Kagekatsu Uesugi (1/2)A righteous Hokuriku man

Kagekatsu Uesugi

Kagekatsu Uesugi

Article category
Uesugi Kagekatsu (1556-1623)
place of birth
Niigata Prefecture
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Yonezawa Castle

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During the Sengoku period, Uesugi Kenshin, the ``Dragon of Echigo,'' opposed Takeda Shingen, who was feared by those around him as the ``Tiger of Kai.'' After Kenshin passed away, Kagekatsu Uesugi led the Uesugi family. Kagekatsu fought alongside Ishida Mitsunari against Tokugawa Ieyasu at the Battle of Sekigahara. After the Battle of Sekigahara, he brought together the Uesugi clan of the Yonezawa clan and laid the foundation for the Yonezawa clan, which lasted until the Meiji era. Today, let's take a look at Kagekatsu Uesugi, who built up the Yonezawa clan in opposition to Ieyasu.

Birth of Kagekatsu and the Nagao family

Kagekatsu Uesugi was born in 1556 as the second son of Masakage Nagao of the Ueda Nagao family in Uonuma District, Echigo Province (present-day Minamiuonuma City, Niigata Prefecture). The Ueda Nagao clan was a branch of the Nagao family, the governor of Echigo Province, and his mother was Sentoin, the older sister of Nagao Kagetora (later Uesugi Kenshin).

Since his older brother died young, he was seen as the successor, but in 1564, when Kagekatsu was 8 years old, his father, Masakage Nagao, drowned in Nojiri Pond near Sakado Castle. There are theories that he got drunk and drowned while boating, that he was murdered by Sadamitsu Usami under Kenshin's orders, and that he was murdered by Yoshinaga Shimodaira, but the truth is unknown.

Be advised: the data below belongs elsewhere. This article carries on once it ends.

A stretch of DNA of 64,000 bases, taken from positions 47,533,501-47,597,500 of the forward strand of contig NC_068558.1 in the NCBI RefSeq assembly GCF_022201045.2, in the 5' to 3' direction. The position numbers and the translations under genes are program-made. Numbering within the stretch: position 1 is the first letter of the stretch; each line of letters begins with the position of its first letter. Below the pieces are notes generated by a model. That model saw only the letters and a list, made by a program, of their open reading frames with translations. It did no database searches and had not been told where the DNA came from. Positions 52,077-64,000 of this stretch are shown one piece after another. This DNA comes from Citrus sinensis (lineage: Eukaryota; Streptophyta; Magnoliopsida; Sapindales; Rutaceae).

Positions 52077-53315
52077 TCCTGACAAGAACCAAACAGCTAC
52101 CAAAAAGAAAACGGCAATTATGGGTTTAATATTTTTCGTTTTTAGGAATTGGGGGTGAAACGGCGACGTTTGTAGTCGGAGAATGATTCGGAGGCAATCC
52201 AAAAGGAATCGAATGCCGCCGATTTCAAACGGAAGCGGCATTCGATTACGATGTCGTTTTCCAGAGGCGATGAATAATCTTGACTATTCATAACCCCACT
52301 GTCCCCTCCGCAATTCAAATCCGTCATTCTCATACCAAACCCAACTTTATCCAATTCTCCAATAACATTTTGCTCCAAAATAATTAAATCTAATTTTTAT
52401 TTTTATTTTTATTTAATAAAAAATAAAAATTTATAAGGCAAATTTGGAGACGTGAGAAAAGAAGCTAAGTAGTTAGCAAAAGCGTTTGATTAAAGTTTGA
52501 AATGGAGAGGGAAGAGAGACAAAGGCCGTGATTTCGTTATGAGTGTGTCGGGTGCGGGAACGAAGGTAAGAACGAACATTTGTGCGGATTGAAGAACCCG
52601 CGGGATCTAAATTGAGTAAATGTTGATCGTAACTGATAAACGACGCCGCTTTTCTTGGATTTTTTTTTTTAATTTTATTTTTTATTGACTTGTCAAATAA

Kagekatsu, whose father drowned, was adopted by his uncle Uesugi Kenshin, who inherited the Uesugi family (Yamanouchi Uesugi family) from the Nagao family. At this time, the Ueda Nagao family had no heir and was merged into the Uesugi family, becoming extinct.

It is said that in 1566, when Uesugi Kagekatsu was 10 years old, he followed Kenshin's dispatch of troops to Kanto for the first time. From then on, Kagekatsu grew up under Kenshin by leading the Uedashu of Echigo and serving in the military.
In 1575, he was given the title of Danjo Shosuke by Kenshin, and became the leader of the Uesugi clan as ``Ochujo-sama,'' a name similar to ``Omijo-sama,'' which was the honorific title given to Kenshin. Masu.

Otate no Ran

In 1578, Uesugi Kenshin passed away.
However, Kenshin died without appointing a successor, so a battle for succession broke out between Kagekatsu Uesugi and Kagetora Uesugi, who was adopted from the Hojo family in the Kanto region, known as the Otate Rebellion.
When a conflict broke out, Uesugi Kagekatsu was the first to seize Kasugayama Castle and Kinzo, giving him an advantage. Therefore, Kagetora Uesugi barricaded himself in the mansion of Kasugayama Castle (the residence of Norimasa Uesugi).

Kagetora Uesugi was at a disadvantage because his family, the Hojo family, had formed an alliance with Katsuyori Takeda of Kai Province (present-day Yamanashi Prefecture), so Katsuyori Takeda dispatched troops under the pretext of mediating between Kagekatsu and Kagetora. Kagekatsu suddenly finds himself at a disadvantage.
However, Kagekatsu made peace with the Takeda clan on the condition that he would cede his territory and transfer the gold. In addition, by accepting Katsuyori's half-sister as his legal wife, he formed the Koetsu Alliance and strengthened his relationship with the Takeda family.

The following year, in 1579, Seienin, Kagetora's legal wife and Kagekatsu's older sister (or younger sister), committed suicide instead of accepting Kagekatsu's advice to surrender.
In the same year, Kagetora's adoptive grandfather, Norimasa Uesugi, and Kagetora's eldest son were both killed by someone who had tried to propose a peace agreement, leaving Kagetora in a bad position and committing suicide.

In 1580, Kagekatsu won the family succession battle with Kagetora and conquered Echigo Province, becoming the head of the Uesugi family in both name and reality. In the post-war process, the vassals of the Ueda Nagao family, the parent family, were recruited and a system was established under which the Ueda Nagao family had complete control.